What to Expect: SMU
After just two days off, Indiana returns to action on Thursday night at Assembly Hall for a meeting with No. 22 SMU.
The game will tip at 8 p.m. ET on the Big Ten Network with Eric Collins and Jim Jackson on the call:
What was once billed as a marquee non-conference home game for Indiana has lost some of its luster. Southern Methodist University, coached by Hall of Famer Larry Brown, was once thought of as a potential top 10 team this season.
But the Mustangs suffered a season-changing blow in the summer when the nation’s No. 2 recruit, Emmanuel Mudiay, headed to China to play professionally, rather than to SMU’s campus. The news for SMU hasn’t gotten better in recent weeks as last week it was announced that big man Markus Kennedy will miss the first semester for academic reasons.
SMU is still a very solid team that appears plenty capable of making its first NCAA tournament appearance since 1993, but without Mudiay the ceiling for this group is much lower. While it’s not the marquee non-conference home game that the IU administration is still searching for after Kentucky fell off the schedule following the 2011-2012 season, it’s an early chance for the Hoosiers to get a win that could hold some water come March.
With no Mudiay, an even heavier burden has been passed to junior guard Nic Moore, a product of Warsaw and no stranger to basketball in this state. Moore, an Indiana All-Star in 2011, signed with Illinois State out of high school, spent his first season there and was a teammate of Nick Zeisloft. But after Tim Jankovich left Illinois State, Moore followed him to SMU, and his career took off last season.
Moore is on the Wooden Award preseason top 50 and was one of the country’s better offensive guards last season. He hit 43.6 percent of his 3s and according to Shot Analytics, he’s most dangerous from the left wing, where he hit 51 percent from distance. He’s also a very solid distributor (30.5 assist rate last season) and has hit more than 80 percent of his free throw attempts in his career.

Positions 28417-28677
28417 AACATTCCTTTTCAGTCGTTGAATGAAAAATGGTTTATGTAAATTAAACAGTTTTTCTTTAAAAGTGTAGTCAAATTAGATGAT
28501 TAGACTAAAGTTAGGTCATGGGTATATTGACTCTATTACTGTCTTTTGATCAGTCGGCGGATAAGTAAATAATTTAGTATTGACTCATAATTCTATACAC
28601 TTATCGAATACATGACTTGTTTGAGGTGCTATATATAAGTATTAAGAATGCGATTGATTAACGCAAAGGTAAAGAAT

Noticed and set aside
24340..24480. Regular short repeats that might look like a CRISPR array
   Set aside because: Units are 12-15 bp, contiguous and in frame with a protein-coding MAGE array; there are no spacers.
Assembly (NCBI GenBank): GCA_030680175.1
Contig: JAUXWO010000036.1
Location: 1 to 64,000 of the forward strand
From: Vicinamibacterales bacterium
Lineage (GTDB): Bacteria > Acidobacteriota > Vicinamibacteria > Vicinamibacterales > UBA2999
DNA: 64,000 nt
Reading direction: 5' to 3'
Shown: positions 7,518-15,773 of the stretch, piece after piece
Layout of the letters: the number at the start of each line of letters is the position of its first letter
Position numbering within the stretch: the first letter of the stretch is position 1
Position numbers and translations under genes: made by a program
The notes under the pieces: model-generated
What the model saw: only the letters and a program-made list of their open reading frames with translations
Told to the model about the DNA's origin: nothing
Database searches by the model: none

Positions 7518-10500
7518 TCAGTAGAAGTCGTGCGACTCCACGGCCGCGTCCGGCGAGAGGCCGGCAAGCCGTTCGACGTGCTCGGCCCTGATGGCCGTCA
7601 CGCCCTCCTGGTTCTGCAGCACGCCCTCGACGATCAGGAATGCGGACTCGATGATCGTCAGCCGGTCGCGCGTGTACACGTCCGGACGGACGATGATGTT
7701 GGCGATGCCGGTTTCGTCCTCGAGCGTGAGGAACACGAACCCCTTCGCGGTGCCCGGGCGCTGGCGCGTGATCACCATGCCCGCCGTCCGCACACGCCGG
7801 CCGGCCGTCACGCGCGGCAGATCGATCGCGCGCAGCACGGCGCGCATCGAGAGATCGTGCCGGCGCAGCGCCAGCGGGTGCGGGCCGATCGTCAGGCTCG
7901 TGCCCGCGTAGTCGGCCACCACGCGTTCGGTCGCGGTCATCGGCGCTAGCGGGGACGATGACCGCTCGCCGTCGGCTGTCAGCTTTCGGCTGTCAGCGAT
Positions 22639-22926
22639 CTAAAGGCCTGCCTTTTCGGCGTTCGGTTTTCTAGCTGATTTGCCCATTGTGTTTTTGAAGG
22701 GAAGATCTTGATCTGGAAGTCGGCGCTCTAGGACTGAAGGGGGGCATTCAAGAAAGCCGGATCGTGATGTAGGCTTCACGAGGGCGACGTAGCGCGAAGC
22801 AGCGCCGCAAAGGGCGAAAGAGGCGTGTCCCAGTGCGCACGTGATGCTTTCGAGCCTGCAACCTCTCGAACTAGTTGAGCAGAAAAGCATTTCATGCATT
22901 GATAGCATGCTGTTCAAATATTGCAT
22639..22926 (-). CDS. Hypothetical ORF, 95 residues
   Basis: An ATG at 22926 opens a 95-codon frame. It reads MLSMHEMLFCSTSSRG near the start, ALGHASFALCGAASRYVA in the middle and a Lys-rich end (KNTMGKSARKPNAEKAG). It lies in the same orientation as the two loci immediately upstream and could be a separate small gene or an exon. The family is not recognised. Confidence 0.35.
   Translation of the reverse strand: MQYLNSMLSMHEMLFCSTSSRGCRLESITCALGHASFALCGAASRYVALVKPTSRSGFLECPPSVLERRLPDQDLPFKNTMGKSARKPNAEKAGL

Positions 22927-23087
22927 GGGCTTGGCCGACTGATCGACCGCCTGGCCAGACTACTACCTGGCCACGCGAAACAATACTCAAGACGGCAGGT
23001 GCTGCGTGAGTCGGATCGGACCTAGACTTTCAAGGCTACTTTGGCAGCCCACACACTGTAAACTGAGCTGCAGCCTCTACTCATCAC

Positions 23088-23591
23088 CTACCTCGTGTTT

Joining Moore in the SMU backcourt are a pair of 6-foot-5 sophomore guards, Ben Emelogu and Keith Frazier. Emelogu spent his freshman season at Virginia Tech and was granted a waiver to play immediately at SMU. Emelogu averaged 10.5 points and 3.1 rebounds and hit 37 percent of his 3s last season as a Hokie.
Frazier, a top 30 RSCI recruit, is another capable perimeter shooter who hit close to 40 percent of his 3s as a freshman. Frazier is particularly dangerous from the right wing (50 percent) and right corner (45 percent) according to Shot Analytics data.
Ryan Manuel and Sterling Brown figure to get the majority of the backup minutes at guard. As a freshman, Brown, who is 6-foot-6, took 50 percent of his field goal attempts at the rim while also shooting better than 40 percent out of both corners on 3s. Manuel, a starter in Brown’s first season at SMU, has watched his role diminish as the talent level has increased in the program.
Even without Kennedy, who averaged 12.4 points and 7.1 rebounds last season, SMU has size on its frontline. Senior Yanick Moreira, who is 6-foot-11, is a decent shot blocker who can finish at the rim. And his backup, 6-foot-10 senior Cannen Cunningham, who will see more minutes with Kennedy out, finished 70 percent of his shots at the rim last season.